Teaching children about nature has never been so important. Climate change, overpopulation and the impending fuel crisis threaten the ecological stability of certain regions. The next generation must learn about the importance of nature to help protect rare flora and endangered fauna, but how is this possible in today's technology-driven world? Here are five outdoor activities that are designed to teach children about nature.
Camping offers a compromise between modern existence and outdoor living. Younger children in particular will be thrilled to spend several nights under the stars. Not only is the experience exciting for kids, but it can help them appreciate the importance and beauty of nature.
One of the most common ways to experience a day out with the kids is to embark on a journey through the countryside, but some parents take this a step further by camping out in a field, park or nature reserve for several days or longer. A caravan provides most of the comforts of home, including cooking and toilet facilities, while a tent brings the natural world that bit closer.
On a camping holiday, children can explore the natural surroundings by day and listen to the sounds of nature by night. Escaping the urban sprawl will also allow them to see thousands of stars when the sun sets.
What can be a more pleasant and relaxing an experience than fishing? Sitting beside a river or stream for hours at a time provides children with the opportunity to reflect on their natural surroundings. Animals can be observed in close detail, while insects and foliage abound. Every so often, children will manage to catch a fish, which can be kept for food or released back into its environment. Fishing on the open ocean can be especially exciting and atmospheric.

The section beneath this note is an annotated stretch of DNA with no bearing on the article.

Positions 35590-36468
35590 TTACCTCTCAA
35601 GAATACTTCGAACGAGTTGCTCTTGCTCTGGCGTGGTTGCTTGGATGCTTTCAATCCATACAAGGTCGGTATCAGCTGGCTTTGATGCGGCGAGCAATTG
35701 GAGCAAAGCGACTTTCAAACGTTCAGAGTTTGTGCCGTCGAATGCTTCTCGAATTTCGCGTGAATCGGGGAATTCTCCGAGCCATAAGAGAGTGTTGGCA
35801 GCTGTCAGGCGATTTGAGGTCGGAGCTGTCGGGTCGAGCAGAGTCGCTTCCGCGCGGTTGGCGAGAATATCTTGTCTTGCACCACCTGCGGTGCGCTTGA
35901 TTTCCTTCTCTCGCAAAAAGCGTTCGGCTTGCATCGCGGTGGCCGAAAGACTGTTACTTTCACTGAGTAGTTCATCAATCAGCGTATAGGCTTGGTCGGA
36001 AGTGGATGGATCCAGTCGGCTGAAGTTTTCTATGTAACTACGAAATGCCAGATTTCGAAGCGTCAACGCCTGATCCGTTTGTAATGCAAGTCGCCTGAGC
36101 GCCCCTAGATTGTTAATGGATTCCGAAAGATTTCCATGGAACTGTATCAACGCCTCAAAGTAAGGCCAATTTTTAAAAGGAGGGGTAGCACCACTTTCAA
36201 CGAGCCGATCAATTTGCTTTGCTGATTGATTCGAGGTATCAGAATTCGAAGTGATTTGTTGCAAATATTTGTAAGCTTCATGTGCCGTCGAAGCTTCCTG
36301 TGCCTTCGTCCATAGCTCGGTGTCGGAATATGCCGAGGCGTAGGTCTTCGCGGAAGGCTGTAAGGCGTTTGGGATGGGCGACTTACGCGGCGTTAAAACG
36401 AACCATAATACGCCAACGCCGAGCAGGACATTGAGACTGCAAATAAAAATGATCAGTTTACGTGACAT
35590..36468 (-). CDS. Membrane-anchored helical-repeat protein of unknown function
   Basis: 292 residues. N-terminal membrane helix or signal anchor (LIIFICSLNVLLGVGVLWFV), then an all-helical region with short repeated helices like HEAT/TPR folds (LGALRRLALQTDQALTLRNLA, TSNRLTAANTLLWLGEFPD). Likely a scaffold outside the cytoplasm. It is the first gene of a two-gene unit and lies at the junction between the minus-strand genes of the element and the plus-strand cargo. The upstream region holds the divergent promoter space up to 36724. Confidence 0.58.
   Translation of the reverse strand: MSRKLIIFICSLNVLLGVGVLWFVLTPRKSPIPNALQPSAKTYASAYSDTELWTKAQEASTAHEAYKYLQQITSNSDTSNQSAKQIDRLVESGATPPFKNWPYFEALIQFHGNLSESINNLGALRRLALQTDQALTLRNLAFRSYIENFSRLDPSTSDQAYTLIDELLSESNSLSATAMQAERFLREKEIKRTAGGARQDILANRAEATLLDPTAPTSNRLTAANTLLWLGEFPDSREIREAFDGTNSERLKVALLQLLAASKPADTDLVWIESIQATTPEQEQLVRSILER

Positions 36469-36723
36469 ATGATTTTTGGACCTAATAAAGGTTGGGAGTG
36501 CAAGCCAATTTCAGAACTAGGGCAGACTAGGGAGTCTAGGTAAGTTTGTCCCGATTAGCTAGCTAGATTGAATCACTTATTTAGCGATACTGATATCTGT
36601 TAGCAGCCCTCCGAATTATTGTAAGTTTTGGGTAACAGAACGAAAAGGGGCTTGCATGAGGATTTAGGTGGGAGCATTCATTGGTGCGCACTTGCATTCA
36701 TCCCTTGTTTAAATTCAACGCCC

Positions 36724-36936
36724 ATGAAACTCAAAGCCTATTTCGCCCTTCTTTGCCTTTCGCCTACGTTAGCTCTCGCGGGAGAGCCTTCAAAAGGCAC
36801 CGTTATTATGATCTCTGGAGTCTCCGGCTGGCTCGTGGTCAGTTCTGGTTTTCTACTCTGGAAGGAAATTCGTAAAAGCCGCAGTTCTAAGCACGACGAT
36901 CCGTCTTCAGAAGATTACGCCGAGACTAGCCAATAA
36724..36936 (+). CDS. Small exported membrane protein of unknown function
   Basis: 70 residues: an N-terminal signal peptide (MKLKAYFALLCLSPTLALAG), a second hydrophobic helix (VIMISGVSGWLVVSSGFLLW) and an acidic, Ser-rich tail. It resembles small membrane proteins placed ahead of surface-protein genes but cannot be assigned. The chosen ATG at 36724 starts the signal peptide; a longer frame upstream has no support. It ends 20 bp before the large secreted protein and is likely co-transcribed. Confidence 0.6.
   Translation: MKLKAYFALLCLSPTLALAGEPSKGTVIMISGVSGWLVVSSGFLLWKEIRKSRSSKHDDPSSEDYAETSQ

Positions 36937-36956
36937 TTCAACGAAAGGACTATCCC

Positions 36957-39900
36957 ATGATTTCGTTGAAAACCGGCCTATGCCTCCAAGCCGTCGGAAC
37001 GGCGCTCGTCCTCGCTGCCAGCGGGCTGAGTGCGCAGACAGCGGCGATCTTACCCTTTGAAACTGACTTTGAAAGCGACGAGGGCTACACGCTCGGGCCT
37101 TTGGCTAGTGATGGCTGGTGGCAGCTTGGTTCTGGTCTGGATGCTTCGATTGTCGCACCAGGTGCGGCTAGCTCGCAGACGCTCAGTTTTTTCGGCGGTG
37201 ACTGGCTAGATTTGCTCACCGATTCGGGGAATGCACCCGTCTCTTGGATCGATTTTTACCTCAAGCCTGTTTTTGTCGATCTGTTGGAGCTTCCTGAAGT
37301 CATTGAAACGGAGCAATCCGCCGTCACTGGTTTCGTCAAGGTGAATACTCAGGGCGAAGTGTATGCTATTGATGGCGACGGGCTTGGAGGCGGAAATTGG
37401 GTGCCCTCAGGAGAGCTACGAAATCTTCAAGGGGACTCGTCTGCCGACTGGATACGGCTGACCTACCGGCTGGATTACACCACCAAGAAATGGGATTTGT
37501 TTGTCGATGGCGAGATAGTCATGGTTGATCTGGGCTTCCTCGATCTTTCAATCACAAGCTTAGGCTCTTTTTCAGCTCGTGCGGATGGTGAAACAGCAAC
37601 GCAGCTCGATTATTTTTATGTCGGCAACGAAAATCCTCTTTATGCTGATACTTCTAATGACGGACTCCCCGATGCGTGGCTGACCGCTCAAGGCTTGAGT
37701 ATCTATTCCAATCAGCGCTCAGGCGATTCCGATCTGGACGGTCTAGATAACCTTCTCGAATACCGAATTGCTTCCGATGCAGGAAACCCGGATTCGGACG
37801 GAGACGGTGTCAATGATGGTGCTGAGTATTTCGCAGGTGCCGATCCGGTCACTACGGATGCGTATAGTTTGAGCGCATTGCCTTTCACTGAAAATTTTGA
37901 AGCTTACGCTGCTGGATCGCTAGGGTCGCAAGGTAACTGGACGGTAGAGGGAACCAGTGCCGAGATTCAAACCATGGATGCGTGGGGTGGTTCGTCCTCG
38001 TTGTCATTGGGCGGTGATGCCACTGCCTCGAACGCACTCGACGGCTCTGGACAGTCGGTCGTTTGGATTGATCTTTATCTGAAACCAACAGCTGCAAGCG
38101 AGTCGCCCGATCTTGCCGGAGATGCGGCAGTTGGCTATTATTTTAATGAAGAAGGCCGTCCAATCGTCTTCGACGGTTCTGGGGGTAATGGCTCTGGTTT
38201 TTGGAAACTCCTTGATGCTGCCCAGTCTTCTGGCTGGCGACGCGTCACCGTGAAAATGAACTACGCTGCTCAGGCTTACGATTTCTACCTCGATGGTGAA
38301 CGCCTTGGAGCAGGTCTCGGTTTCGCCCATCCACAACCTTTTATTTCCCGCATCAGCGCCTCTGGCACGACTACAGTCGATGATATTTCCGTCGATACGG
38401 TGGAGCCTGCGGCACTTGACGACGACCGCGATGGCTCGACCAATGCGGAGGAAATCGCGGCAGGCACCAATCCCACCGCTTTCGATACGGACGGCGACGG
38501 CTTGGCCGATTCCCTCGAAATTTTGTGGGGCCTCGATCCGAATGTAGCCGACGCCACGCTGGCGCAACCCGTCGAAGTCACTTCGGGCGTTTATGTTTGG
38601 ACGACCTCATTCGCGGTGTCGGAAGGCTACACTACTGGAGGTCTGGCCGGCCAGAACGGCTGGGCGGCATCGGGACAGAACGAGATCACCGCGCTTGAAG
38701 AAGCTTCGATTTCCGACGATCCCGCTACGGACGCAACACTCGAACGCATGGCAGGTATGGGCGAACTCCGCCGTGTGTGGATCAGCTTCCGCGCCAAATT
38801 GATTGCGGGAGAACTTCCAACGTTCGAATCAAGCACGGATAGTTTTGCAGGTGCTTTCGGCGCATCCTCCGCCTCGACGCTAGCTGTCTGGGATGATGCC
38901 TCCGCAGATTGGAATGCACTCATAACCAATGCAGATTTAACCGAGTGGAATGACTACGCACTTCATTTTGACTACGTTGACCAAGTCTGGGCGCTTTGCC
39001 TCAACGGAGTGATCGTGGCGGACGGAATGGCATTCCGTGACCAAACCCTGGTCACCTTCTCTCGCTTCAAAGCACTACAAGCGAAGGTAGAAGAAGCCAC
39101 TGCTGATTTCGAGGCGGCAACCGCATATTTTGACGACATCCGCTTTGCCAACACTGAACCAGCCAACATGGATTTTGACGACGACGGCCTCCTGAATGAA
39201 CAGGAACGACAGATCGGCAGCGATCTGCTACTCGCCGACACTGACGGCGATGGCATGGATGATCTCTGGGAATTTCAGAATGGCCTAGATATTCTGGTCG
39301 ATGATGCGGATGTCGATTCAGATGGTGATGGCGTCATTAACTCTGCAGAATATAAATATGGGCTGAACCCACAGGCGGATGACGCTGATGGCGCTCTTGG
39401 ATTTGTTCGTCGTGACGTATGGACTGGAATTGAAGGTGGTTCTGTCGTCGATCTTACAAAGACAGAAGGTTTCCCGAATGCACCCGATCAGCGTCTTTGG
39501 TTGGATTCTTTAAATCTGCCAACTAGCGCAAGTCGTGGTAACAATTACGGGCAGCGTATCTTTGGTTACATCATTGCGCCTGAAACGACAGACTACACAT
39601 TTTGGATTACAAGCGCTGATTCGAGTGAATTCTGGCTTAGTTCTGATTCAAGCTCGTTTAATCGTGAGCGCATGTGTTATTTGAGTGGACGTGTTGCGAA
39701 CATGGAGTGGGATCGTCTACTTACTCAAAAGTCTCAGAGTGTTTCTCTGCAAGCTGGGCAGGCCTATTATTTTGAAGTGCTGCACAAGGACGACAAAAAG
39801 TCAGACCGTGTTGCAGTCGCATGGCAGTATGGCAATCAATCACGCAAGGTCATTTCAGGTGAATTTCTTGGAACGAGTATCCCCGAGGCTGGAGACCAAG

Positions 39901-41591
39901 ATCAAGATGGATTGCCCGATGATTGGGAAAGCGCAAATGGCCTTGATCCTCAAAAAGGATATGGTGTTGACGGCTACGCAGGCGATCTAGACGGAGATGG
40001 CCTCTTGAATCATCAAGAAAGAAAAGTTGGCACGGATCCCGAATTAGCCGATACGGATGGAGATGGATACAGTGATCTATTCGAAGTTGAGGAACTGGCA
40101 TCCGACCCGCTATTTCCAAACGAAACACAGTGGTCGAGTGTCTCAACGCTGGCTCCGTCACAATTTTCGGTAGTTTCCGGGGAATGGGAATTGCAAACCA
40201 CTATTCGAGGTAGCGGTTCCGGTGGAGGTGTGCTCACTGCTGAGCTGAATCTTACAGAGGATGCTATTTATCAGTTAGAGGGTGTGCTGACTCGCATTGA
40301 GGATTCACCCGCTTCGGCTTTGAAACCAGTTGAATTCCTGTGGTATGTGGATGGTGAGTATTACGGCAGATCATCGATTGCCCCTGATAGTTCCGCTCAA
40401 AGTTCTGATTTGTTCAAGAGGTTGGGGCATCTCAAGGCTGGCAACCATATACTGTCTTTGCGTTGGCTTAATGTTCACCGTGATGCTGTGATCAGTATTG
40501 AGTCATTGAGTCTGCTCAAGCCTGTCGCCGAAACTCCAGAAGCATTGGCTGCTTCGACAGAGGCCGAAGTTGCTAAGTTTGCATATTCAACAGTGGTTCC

Not everyone has the chance to visit Africa's world-famous nature reserves. Fortunately, many of the continent's most magnificent wild creatures can be seen in Britain. Safari parks and animal sanctuaries provide children with an opportunity to pass within metres of fierce lions, prowling tigers and roaming wildebeest. Inquisitive baboons are also a common attraction at safari parks, but parents do put their cars at risk if they are prepared to drive through the monkeys' enclosure! Seeing wild animals in the flesh can spark a child's interest in the natural world.
Children who experience nature are far more likely to understand it than those who merely read about it in books. Nature walks are an adventure for kids, many of whom might be unfamiliar with certain types of animal or plant. While one of the main purposes of a nature walk is to explore the countryside, parents can encourage their children to learn by playing 'nature bingo', which simply involves making a checklist of plants, trees, insects and animals and crossing them off the list as soon as they are observed in the wild.
Parents should also take note that nature exists on their doorsteps. Gardening offers children the chance to nurture natural life by sowing seeds, planting saplings and feeding or watering existing plants and flowers. While encouraging children to help weed the flowerbeds and cut the grass (only for older children under supervision), gardening can motivate them to learn about the cyclic process of life and death. They will also enjoy attempting to grow plants from fruit they have eaten and apples are especially useful for this.